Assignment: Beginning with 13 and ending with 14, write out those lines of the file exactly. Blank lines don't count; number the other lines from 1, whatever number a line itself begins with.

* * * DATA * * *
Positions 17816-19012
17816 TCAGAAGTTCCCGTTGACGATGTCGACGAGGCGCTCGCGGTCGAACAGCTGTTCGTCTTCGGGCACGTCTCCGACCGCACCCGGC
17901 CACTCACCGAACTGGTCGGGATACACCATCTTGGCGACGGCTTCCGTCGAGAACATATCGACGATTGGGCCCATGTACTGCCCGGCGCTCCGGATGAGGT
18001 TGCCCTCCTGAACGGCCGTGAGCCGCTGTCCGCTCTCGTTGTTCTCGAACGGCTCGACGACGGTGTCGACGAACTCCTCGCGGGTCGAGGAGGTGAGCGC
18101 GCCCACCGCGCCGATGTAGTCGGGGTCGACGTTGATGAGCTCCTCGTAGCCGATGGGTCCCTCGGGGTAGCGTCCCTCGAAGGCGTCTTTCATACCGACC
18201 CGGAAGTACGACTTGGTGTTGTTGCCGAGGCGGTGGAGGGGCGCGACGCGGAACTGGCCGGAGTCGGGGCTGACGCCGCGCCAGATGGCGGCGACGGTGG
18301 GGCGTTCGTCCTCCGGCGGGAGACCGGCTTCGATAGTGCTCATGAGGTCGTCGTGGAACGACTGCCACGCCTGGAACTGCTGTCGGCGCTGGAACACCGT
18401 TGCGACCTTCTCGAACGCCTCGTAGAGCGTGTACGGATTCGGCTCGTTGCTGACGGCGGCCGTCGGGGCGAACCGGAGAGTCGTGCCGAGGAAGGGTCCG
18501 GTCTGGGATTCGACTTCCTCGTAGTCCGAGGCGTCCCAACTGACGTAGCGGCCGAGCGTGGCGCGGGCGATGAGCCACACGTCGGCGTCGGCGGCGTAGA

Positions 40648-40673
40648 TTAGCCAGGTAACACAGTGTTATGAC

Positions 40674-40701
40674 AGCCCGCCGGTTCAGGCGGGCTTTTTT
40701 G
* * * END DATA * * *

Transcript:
40674 AGCCCGCCGGTTCAGGCGGGCTTTTTT
40701 G